Bigtable is a distributed storage system for managing structured data that is designed to scale to a very large size (petabytes of data) across thousands of commodity servers. HBase (the Hadoop Database) is an open source project which implements a clone of the Bigtable storage architecture very faithfully (other clones for the ideas of Bigtable include Cassandra, Accumulo and Hypertable). The initial prototype of HBase released in February 2007. HBase does not support a full relational data model. However, it provides clients with a simple data model that supports dynamic control over data layout and format. In particular, a HBase is a sparse, distributed, persistent multidimensional
sorted map. The map is indexed by a row key, column key, and a timestamp. Each value in the map is an uninterpreted array of bytes. Thus, clients usually need to serialize various forms of structured and semi-structured data into these strings. A concrete example that relfects some of the main design decisions of HBase is the scenario of storing a copy of a large collection of web pages into a single table.
The above figure illustrates an example of an HBase table where URLs are used as row keys and various aspects of web pages as column names. The contents of the web pages are stored in a single column which stores multiple versions of the page under the timestamps when they were fetched. The row keys in a table are arbitrary strings where every read or write of data under a single row key is atomic. HBase maintains the data in lexicographic order by row key where the row range for a table is dynamically partitioned. Each row range is called a tablet which represents the unit of distribution and load balancing. Thus, reads of short row ranges are ecient and typically require communication with only a small number of machines. HBase can have an unbounded number of columns which are grouped into sets called column families. These column families represent the basic unit of access control. Each cell in a HBase can contain multiple versions of the same data which are indexed by their timestamps. Each client can exibly decide the number of n versions of a cell that need to be kept. These versions are stored in decreasing timestamp order so that the most recent versions can be always read first.
HBase API provides functions for creating and deleting tables and column families. It also provides functions for changing cluster, table, and column family metadata, such as access control rights. Client applications can write or delete values in HBase tables, look up values from individual rows, or iterate over a subset of the data in a table. On the transaction level, HBase supports only single-row transactions which can be used to perform atomic read-modify-write sequences on data stored under a single row key (i.e. no general transactions across row keys). The fact that reads of short row ranges require low communication can aect the development of queries, so that they are suitable to the available network resources. On the physical level, HBase uses the Hadoop distributed le system (HDFS) in place of the Google le system (GFS). It puts updates into memory and periodically writes them out to les on the disk.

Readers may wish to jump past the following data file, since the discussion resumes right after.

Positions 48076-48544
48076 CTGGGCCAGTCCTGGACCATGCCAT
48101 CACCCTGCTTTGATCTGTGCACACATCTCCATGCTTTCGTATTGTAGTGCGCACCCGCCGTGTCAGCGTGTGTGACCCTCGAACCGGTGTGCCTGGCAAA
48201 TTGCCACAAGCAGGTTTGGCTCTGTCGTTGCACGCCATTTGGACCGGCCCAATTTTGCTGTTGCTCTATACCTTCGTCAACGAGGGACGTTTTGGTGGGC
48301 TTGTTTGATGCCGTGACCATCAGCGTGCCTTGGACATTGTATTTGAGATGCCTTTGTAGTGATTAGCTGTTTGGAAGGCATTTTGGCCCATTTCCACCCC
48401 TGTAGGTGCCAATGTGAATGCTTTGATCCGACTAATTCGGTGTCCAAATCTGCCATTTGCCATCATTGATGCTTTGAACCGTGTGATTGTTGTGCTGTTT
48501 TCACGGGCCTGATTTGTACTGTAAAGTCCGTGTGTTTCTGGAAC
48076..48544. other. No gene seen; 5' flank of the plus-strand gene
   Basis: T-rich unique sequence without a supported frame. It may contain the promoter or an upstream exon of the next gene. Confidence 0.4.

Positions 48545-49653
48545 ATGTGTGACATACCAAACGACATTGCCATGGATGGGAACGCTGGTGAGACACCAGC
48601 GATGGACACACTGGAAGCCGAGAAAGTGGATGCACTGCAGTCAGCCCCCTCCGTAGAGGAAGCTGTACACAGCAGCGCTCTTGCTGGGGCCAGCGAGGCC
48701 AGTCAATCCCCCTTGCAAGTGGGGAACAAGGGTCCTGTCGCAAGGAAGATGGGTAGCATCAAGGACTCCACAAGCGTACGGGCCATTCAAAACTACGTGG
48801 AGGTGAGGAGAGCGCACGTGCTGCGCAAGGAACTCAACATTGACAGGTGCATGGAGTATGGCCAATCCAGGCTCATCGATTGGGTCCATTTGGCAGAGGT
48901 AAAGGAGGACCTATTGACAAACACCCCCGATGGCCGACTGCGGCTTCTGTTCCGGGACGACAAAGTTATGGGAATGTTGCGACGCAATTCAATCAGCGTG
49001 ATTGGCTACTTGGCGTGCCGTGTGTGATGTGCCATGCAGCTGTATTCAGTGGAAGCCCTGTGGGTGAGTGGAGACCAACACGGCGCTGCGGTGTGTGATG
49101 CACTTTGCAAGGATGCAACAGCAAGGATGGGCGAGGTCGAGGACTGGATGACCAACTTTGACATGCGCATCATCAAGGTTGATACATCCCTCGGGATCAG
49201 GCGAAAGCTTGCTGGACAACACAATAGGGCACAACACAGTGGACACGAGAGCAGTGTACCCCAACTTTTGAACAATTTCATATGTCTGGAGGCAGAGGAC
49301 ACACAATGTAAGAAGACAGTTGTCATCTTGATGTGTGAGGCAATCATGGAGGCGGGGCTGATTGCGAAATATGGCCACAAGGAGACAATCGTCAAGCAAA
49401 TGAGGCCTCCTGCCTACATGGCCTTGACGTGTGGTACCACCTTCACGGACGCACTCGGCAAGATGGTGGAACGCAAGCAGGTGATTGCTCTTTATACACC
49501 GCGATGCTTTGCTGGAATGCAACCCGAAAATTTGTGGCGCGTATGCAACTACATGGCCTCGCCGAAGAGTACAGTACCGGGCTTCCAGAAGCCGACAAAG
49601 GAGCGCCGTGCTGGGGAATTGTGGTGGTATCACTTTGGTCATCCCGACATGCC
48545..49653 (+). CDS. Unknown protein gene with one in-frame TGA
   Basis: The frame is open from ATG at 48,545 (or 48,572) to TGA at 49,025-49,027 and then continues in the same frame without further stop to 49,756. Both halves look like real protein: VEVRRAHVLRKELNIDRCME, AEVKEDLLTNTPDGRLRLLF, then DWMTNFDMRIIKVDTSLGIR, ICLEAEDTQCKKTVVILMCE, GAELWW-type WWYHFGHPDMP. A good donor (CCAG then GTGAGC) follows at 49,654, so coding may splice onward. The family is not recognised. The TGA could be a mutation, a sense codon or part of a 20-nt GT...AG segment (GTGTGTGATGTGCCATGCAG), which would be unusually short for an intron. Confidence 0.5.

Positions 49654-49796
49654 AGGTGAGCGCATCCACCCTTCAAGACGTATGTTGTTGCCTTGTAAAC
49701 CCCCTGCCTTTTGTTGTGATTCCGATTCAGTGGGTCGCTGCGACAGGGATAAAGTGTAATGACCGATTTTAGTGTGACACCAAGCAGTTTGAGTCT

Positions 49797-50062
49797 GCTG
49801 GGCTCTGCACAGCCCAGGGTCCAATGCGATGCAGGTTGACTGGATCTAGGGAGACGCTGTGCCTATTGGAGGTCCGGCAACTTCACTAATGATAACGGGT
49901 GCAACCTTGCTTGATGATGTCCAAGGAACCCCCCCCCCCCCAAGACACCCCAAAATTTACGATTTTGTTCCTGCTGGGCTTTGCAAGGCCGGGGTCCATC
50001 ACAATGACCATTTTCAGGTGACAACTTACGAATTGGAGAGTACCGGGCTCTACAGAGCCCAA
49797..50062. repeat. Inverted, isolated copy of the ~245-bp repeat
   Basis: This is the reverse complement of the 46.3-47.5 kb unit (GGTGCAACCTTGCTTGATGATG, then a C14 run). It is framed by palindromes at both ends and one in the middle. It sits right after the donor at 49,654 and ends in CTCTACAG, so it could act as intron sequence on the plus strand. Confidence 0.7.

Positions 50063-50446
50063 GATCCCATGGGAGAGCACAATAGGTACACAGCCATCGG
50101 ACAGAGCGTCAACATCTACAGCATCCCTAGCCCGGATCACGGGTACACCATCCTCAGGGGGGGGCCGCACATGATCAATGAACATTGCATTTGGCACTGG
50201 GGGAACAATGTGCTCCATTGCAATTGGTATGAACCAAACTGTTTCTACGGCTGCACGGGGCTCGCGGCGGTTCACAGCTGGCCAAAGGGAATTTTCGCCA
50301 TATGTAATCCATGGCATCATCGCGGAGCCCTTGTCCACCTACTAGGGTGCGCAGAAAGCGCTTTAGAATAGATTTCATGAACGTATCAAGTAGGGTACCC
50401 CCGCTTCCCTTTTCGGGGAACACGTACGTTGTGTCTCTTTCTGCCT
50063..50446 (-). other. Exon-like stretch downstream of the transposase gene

The basic unit of scalability and load balancing in HBase is called a region. Regions are essentially contiguous ranges of rows stored together. They are dynamically split by the system when they become too large. Alternatively, they may also be merged to reduce their number and required storage les. Initially there is only one region for a table, and as you start adding data to it, the system is monitoring it to ensure that you do not exceed a congured maximum size. If you exceed the limit, the region is split into two at the middle key of the region creating two roughly equal halves. Each region is served by exactly one region server, and each of these servers can serve many regions at any time. Splitting and serving regions can be thought of as auto sharding, as oered by other systems. The region servers can be added or removed while the system is up and running. The master is responsible for assigning regions to region servers and uses ZooKeeper, a reliable, highly available, persistent and distributed coordination service, to facilitate that task. In addition, it handles schema changes such as table and column family creations.
In HBase, all operations that mutate data are guaranteed to be atomic on a per-row basis. It uses optimistic concurrency control which aborts any operations if there is a con ict with other updates. This aects all other concurrent readers and writers of that same row as they either read a consistent last mutation or may have to wait before being able to apply their change. For data storage and access, HBase provides a Java API, a Thrift API8, REST API and JDBC/ODBC connection.
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